Washington — The economy sprang back from last year's recession with a little less oomph in the first quarter than previously thought, and analysts believe it has lost more steam since then.
The Commerce Department reported Friday that gross domestic product which measures the total output of goods and services produced within the United States grew at an annual rate of 5.6 percent in the January-March quarter.
Although that represented the strongest performance in the GDP in nearly two years, it was a slightly slower pace than the 5.8 percent growth rate estimated a month ago and was a bit weaker than many analysts were expecting.
"The recession is clearly over, but there are major questions about how this recovery will be through the rest of the year," said David Seiders, chief economist at the National Association of Home Builders.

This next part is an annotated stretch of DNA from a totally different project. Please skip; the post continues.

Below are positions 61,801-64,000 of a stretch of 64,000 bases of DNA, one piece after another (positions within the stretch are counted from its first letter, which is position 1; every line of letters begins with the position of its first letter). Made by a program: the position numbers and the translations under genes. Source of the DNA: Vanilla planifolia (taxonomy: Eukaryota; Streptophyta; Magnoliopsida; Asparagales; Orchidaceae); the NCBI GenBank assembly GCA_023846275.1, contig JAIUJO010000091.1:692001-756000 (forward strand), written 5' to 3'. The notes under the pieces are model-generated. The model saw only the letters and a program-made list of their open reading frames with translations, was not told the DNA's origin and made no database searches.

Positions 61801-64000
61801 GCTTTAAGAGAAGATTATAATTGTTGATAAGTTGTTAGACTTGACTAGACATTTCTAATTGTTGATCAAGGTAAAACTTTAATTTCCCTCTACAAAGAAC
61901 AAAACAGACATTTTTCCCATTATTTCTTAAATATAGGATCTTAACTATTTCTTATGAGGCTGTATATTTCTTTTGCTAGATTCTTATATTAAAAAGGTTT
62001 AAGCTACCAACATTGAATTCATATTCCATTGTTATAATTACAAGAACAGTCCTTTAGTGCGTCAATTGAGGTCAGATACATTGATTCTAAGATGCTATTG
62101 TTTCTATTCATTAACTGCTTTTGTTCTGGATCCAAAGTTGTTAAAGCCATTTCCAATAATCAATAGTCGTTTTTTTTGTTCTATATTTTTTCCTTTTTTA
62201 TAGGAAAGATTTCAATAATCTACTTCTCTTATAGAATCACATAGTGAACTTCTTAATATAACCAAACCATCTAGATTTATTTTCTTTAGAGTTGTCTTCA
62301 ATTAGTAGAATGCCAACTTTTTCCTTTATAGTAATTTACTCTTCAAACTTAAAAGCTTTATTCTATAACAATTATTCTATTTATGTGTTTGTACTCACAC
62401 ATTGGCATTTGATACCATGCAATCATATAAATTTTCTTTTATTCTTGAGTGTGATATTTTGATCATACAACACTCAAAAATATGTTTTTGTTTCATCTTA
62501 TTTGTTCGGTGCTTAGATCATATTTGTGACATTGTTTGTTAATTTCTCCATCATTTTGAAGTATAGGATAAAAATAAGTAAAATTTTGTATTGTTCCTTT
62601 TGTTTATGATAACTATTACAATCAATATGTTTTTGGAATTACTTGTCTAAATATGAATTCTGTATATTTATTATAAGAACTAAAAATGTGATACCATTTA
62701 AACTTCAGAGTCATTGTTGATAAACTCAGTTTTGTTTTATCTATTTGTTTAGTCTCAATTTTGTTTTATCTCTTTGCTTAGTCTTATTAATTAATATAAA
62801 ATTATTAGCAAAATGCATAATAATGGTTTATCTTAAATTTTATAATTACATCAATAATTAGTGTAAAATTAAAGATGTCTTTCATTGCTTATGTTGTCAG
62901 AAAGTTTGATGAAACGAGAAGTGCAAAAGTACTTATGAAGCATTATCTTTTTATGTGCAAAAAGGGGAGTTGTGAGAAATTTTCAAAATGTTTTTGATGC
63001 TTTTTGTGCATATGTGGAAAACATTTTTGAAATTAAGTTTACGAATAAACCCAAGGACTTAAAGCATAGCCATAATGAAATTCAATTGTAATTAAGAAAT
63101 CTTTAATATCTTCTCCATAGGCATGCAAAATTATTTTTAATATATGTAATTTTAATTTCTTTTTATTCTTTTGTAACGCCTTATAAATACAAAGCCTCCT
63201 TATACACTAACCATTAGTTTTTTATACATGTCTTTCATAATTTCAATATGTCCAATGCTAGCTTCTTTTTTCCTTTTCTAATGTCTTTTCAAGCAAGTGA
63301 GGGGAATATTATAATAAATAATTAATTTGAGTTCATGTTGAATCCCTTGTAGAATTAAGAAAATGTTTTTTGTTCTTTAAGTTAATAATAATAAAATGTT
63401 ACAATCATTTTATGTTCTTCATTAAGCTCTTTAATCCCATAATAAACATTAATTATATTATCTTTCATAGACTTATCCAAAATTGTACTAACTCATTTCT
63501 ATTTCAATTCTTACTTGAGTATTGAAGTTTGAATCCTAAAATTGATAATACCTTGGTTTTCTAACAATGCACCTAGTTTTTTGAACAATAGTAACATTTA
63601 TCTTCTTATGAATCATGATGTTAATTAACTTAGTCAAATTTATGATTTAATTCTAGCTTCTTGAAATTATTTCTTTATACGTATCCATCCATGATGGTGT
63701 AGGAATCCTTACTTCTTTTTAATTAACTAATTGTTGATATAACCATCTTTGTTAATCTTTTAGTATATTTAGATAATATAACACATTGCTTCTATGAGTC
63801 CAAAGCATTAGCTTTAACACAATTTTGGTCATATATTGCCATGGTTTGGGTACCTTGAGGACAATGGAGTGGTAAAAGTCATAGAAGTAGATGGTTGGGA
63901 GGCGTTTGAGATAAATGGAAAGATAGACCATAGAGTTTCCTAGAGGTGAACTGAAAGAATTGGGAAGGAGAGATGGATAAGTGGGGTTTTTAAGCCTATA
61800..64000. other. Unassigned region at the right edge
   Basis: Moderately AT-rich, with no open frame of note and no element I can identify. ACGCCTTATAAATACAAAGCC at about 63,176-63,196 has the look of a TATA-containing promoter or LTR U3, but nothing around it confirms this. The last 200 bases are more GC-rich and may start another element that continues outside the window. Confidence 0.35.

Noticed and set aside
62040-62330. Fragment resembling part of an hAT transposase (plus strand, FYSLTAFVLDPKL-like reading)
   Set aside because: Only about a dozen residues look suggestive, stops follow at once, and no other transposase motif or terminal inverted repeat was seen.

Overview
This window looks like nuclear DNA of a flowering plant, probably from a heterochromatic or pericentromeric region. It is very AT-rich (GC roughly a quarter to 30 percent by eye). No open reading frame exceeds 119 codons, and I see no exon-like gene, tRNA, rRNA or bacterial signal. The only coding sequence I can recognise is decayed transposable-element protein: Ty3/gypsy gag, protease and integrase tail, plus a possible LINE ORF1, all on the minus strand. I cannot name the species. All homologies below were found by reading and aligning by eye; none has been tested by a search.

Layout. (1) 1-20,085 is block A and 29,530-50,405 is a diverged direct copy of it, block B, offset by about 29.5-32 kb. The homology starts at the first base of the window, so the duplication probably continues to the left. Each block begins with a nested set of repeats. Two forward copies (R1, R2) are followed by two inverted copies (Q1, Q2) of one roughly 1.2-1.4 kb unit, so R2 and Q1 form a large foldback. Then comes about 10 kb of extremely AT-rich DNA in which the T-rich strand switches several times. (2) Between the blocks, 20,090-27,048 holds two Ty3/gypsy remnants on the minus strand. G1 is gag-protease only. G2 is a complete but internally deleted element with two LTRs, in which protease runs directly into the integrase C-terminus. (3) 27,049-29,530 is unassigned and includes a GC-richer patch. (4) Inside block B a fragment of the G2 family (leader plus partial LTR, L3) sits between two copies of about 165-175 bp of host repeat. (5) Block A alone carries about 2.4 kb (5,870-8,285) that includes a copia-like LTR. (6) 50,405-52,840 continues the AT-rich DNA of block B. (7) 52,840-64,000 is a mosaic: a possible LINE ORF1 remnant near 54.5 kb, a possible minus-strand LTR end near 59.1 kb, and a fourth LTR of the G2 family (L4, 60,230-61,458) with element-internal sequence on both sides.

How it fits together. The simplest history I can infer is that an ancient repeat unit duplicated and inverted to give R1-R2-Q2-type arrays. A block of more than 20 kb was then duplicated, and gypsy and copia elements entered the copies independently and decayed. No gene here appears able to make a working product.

One of the reasons first-quarter GDP was revised lower was that consumer spending was less brisk than thought. Consumers increased their spending at a rate of 3.2 percent, down from the 3.5 percent previously reported and a pullback from the red-hot 6.1 percent in the fourth quarter.
Less enthusiastic consumers may have helped to slow economic growth in the current quarter to around a rate of 3 percent to 3.5 percent, analysts said. That's still considered a respectable pace.
In another Commerce report, new-home sales rose 1 percent in April to a rate of 915,000 as buyers took advantage of low mortgage rates. In March, sales fell 3 percent.
Even with the downward revision in first-quarter GDP, the performance was remarkable given the economy shrank 1.3 percent in the third quarter of 2001. GDP grew at a below-par 1.7 percent rate in the fourth quarter.
The 5.6 percent growth rate in GDP marked the fastest pace since the second quarter of 2000.